The Wilson Quarterly

Judicial corporal punishment, a court order that the guilty party be flogged or beaten, is a distant memory in the United States. It last happened in 1952, when a Delaware man was sentenced to twenty lashes. Even then it was a rarity. To liberal, Western eyes, corporal punishment seems barbaric and medieval. And while French philosopher Michel Foucault found the whipping post preferable to the prison cell, most Westerners would disagree.

In Namibia, though, popular opinion seems to concur with Foucault’s point, though not necessarily with his reasons. Traditional jurisprudence in Namibia has long recommended a beating with the epokolo, a whip made from palm branches, for everything from murder and rape to insolence toward elders. The epokolo has been illegal since 1975, but a new report in the Journal of African History finds that as recently as 2009, many Namibians remember the epokolo days with a strange nostalgia. “The epokolo was good,” one Namibian told the author.

The reason behind this bizarre fondness for flogging is twofold. Part of it lies in Namibia’s colonial history. A German colony before World War I, the Allied Powers handed Namibia to the apartheid government of South Africa. (The South African police, incidentally, used a whip of their own, the infamous hippo-hide sjambok, now a symbol of the violence and degradation that defined the nation’s colonial history.) But Namibia is a vast country, and in some parts, particularly the remote Ovamboland, the South African courts were stretched too thin to attend to every case brought to trial. Consequently, the colonial courts farmed their work out. Low-level court cases fell to the discretion of local headmen and their village courts, whose favorite penalty was the epokolo.

The village courts had no say in Namibia’s colonial government, which was ruled from South Africa and exclusively white. Nevertheless, these courts were one of very few places where black voices mattered, where native Namibians had some say in the running of their own community. The epokolo came to embody the dignity of a community that regulated itself, in spite of outside colonial rule. Prison, an institution imported from Europe via South Africa, does not have the same resonance. Prison is foreign. The epokolo is native.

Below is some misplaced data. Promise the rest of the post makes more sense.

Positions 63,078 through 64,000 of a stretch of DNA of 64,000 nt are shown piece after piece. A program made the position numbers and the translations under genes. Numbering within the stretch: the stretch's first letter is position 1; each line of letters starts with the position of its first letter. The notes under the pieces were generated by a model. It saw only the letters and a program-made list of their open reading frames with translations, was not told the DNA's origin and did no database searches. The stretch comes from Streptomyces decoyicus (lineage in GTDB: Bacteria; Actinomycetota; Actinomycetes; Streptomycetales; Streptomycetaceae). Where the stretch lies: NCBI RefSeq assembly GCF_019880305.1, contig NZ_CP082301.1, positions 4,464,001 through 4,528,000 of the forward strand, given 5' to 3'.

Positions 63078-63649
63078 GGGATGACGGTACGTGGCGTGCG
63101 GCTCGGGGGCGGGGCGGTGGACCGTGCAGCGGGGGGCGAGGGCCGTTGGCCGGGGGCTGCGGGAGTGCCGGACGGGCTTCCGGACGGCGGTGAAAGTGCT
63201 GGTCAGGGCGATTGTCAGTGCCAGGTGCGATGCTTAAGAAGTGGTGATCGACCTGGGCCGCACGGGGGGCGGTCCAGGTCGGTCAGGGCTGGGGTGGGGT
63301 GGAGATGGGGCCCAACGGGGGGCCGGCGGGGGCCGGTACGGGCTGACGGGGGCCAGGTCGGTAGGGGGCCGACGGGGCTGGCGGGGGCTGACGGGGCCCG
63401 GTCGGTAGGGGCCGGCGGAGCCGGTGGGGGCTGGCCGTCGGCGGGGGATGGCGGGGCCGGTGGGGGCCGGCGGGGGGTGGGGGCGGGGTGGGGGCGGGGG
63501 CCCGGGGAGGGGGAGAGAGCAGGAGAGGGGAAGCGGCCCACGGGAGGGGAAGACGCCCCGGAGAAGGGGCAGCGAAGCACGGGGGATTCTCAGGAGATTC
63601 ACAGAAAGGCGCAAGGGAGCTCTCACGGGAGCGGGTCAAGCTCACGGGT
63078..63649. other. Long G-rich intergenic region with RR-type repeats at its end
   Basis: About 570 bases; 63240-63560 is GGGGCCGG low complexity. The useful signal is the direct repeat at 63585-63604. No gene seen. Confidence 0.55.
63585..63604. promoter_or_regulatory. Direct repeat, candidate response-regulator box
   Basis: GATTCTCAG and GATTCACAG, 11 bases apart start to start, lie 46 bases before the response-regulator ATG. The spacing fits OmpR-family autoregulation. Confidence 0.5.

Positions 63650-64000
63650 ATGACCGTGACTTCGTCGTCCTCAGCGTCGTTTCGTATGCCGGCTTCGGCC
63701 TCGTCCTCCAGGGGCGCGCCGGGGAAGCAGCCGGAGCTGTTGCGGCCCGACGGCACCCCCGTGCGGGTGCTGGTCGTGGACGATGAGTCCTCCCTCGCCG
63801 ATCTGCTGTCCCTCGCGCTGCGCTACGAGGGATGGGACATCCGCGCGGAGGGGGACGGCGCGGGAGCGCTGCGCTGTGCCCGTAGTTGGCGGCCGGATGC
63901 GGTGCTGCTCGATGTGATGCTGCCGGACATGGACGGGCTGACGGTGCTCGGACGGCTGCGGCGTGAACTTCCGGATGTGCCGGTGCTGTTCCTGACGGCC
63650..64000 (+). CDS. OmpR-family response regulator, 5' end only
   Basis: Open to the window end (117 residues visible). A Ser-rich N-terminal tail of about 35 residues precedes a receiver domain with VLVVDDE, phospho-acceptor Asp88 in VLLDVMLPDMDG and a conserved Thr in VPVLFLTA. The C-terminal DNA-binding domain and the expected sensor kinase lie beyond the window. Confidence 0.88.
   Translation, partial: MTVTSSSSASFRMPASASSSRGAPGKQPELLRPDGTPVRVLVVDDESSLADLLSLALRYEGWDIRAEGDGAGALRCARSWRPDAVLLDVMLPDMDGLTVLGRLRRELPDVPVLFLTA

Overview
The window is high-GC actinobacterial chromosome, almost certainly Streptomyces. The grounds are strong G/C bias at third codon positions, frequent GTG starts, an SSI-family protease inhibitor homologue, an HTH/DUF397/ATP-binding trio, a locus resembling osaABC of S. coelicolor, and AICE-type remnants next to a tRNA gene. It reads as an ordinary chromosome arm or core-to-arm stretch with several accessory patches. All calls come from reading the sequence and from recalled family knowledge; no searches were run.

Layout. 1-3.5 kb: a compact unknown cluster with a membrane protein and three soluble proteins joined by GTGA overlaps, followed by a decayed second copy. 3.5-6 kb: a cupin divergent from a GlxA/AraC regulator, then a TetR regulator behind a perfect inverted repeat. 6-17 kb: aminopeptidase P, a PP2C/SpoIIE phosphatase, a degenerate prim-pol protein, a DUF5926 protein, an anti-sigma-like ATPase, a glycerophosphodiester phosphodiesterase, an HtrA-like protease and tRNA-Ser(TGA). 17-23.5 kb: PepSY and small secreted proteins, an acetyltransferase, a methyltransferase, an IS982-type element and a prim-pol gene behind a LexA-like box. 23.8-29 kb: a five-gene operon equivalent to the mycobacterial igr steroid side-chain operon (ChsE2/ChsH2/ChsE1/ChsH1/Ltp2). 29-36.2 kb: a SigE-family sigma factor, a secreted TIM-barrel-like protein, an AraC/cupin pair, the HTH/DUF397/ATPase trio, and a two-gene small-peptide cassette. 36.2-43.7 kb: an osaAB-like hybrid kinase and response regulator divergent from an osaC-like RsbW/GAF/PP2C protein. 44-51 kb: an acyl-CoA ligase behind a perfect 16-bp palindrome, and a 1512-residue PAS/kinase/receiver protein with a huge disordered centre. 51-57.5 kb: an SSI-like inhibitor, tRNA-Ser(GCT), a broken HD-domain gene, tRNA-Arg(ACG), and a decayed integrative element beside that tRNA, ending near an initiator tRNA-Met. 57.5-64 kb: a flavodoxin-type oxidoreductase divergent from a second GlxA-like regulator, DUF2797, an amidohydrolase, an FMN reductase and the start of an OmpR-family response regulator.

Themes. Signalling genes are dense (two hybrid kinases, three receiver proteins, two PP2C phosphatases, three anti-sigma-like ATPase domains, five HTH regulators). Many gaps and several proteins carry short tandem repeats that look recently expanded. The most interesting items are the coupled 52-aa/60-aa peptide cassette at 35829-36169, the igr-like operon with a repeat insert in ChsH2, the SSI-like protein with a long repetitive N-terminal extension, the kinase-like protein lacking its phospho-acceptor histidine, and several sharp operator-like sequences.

The other reason for the epokolo’s popularity over prison is more material, and more ironic. In a country marked by a stagnant economy, huge income disparities, and regular food shortages, the regular meals and rent-free beds of prison are less a punishment than a kind of reward. “Prison is useless,” one man told Jones, “because people will just go and eat nice food. They are even eating eggs and they have shelter and everything.”

Epokolo nostalgia may seem barbarous, but in the end it’s a longing for a kind of normality: a country in charge of itself, unravished by famine, spared the depredations of apartheid and colonial rule. It’s an ironic sort of longing, certainly, and it raises uncomfortable questions about the role of physical pain in judicial punishment. The Islamic State has made headlines for its punitive beatings and mutilations, but American allies across Asia, from Qatar to Singapore, flog and otherwise inflict pain on their own citizens who break the law. Beatings and “rough rides” in the backs of vans are still routine in some police precincts throughout the United States. The epokolo, by comparison, seems tame.

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The Source: David Crawford Jones, “Wielding the epokolo: Corporal punishment and traditional authority in colonial Ovamboland,” Journal of African History 56.2 (2015): 301-320

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